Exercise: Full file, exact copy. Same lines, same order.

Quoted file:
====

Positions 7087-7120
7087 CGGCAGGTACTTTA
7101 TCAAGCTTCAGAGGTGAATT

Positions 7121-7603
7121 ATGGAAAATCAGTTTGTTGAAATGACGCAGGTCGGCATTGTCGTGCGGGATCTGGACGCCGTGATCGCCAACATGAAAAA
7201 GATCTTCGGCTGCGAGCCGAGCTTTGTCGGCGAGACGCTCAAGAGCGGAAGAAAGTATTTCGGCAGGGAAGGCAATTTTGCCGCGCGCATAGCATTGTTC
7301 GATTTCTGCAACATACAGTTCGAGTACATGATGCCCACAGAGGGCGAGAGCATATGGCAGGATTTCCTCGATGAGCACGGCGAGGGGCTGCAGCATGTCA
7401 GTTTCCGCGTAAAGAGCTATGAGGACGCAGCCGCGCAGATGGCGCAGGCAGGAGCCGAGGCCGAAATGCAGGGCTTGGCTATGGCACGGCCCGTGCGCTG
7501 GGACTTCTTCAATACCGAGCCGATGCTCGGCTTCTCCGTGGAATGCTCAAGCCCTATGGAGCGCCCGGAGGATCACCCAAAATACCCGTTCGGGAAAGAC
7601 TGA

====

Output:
Positions 7087-7120
7087 CGGCAGGTACTTTA
7101 TCAAGCTTCAGAGGTGAATT

Positions 7121-7603
7121 ATGGAAAATCAGTTTGTTGAAATGACGCAGGTCGGCATTGTCGTGCGGGATCTGGACGCCGTGATCGCCAACATGAAAAA
7201 GATCTTCGGCTGCGAGCCGAGCTTTGTCGGCGAGACGCTCAAGAGCGGAAGAAAGTATTTCGGCAGGGAAGGCAATTTTGCCGCGCGCATAGCATTGTTC
7301 GATTTCTGCAACATACAGTTCGAGTACATGATGCCCACAGAGGGCGAGAGCATATGGCAGGATTTCCTCGATGAGCACGGCGAGGGGCTGCAGCATGTCA
7401 GTTTCCGCGTAAAGAGCTATGAGGACGCAGCCGCGCAGATGGCGCAGGCAGGAGCCGAGGCCGAAATGCAGGGCTTGGCTATGGCACGGCCCGTGCGCTG
7501 GGACTTCTTCAATACCGAGCCGATGCTCGGCTTCTCCGTGGAATGCTCAAGCCCTATGGAGCGCCCGGAGGATCACCCAAAATACCCGTTCGGGAAAGAC
7601 TGA